Conducted in March 2012. Read the full article.
From the piece
You recently said that dubstep could be seen as a progression of hip-hop.
When you take it down and you dissect it, and you get to the foundation of it all, there’s something…you can definitely rhyme to it.
Dubstep is still something that’s mainly performed by DJs. And DJing, it’s an element of hip-hop, so when you take a cerebral outlook towards it you can find that you can still be yourself as a hip-hop person. It’s not…we didn’t take it to a point where it wasn’t going to have a strong presence of Cypress Hill in it.
The cultural aspect of hip-hop is something that can lend itself to dubstep?
Exactly. When you get that hip-hop element in it, you start giving it another identity. With ‘Roll It, Light It’, and with the video — it’s a great song and everything but there’s other stuff going on in that that makes you go: “Oh shit.” It’s taking it to another fucking level, you know what I mean?
Cypress Hill has often experimented with genre. Do you think that kind of experimentation is important in music?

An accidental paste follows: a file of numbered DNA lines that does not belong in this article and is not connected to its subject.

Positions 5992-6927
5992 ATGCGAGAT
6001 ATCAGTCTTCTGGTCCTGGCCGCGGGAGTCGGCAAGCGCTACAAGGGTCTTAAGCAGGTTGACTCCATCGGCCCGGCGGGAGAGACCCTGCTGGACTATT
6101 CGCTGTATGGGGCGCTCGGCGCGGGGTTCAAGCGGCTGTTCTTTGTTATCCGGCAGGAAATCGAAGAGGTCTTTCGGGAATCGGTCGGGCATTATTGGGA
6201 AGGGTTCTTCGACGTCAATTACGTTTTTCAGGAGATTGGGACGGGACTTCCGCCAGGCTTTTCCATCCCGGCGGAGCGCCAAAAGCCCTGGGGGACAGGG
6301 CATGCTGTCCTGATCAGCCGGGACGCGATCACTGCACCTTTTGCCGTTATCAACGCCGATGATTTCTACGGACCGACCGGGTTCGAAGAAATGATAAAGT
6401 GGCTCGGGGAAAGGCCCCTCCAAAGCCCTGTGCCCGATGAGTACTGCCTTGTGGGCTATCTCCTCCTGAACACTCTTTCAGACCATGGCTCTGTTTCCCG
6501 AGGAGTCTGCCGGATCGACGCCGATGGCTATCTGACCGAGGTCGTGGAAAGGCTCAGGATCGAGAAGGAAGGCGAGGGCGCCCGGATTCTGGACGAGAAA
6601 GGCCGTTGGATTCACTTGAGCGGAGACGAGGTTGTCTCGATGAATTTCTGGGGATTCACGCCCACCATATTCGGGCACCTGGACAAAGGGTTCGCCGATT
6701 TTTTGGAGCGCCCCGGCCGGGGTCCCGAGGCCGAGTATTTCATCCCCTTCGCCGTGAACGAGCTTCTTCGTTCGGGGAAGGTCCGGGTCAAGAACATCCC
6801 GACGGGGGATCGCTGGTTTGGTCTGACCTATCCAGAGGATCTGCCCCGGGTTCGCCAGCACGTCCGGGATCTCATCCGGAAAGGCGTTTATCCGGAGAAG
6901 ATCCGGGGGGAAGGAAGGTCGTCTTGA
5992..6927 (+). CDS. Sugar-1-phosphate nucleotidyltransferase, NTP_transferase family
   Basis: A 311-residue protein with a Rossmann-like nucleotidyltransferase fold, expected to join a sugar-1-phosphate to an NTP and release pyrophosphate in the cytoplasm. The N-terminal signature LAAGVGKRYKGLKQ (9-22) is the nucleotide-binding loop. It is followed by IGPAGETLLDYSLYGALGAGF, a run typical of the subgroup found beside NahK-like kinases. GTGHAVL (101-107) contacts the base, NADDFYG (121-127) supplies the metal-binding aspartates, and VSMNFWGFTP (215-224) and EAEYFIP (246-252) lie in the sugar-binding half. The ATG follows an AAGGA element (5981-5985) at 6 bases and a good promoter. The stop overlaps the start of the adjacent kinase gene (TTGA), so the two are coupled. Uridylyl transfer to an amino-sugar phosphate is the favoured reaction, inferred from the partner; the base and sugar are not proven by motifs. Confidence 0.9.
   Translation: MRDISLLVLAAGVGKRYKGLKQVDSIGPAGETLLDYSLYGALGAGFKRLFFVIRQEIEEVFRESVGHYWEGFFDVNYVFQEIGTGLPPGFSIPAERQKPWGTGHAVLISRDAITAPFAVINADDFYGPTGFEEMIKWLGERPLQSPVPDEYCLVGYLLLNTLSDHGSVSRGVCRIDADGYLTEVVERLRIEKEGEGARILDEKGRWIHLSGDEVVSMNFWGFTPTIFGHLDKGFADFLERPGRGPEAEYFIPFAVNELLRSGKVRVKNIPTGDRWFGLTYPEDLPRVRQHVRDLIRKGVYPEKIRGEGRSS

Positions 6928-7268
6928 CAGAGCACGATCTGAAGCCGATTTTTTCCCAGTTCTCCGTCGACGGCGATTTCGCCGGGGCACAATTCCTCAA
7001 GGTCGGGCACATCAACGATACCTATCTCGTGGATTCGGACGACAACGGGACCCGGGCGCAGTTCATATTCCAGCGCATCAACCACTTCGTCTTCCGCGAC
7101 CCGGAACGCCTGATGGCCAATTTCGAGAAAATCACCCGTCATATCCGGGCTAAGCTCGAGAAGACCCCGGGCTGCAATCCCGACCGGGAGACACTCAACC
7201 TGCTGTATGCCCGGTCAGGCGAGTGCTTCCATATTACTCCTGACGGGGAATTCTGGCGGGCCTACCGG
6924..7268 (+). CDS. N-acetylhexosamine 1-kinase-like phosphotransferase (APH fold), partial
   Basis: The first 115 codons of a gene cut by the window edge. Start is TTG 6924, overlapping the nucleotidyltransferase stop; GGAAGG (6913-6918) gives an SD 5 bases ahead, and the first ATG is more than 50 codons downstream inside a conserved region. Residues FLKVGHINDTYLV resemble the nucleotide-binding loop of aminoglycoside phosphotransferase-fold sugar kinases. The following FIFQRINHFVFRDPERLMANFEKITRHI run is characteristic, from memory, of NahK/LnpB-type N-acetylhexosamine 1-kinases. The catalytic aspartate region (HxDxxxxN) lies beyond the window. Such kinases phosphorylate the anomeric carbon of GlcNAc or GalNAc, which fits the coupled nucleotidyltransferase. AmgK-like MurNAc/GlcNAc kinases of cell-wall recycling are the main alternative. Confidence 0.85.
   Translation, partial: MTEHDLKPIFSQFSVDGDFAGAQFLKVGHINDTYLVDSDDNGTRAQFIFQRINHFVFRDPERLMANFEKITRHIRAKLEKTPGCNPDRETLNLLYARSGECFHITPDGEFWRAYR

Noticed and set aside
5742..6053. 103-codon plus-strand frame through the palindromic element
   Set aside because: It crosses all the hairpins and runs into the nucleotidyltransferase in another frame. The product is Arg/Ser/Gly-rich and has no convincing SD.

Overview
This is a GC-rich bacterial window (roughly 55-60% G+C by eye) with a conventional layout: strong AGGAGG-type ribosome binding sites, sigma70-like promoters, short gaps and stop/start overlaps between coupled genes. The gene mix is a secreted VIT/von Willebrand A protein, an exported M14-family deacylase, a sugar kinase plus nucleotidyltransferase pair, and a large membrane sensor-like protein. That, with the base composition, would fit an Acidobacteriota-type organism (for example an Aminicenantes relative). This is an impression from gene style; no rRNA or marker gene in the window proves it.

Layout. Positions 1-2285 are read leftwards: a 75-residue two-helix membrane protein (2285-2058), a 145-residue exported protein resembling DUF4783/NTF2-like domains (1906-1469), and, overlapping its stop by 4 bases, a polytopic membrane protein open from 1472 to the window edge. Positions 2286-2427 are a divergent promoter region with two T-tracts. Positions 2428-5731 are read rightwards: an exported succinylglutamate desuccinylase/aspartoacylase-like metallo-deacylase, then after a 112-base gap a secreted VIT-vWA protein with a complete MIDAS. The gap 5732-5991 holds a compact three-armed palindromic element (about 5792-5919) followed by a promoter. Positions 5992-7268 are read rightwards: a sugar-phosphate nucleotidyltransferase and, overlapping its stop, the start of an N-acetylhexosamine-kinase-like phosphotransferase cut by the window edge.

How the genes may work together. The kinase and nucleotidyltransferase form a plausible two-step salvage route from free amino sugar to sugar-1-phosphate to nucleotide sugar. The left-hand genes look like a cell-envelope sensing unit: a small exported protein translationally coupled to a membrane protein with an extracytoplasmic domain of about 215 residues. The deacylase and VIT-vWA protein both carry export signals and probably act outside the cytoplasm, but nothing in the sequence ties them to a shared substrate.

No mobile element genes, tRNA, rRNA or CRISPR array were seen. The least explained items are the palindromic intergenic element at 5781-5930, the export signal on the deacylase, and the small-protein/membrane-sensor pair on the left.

It’s all a part of musical evolution and musical styles growing. I’ve always been into the whole experimental sound, just trying something new, and different, to see what happens – I’ve always been down for that. I mean, way back when Aerosmith and Run-D.M.C. did their thing…I’ve always been interested in that kind of work. Right back to the stuff Afrika Bambaataa was doing: all that stuff worked.
As a kid that was the stuff that caught my attention. I didn’t know it then but when I eventually got around to recording my own music, I was always down for “Let’s try something different”; “let’s rap over AC/DC, over ‘Back in Black’.” We were always trying to do something different, back when we were growing, as kids, and when we got to a point where we could do different things – I thought it was great, and I thought it was good, and it worked for us, and for that reason I’ll always take that chance and take that risk and see what comes up, because most of the time, you’re going to come up with some really interesting stuff. And, I think, such is the case with the Cypress Hill-Rusko EP.
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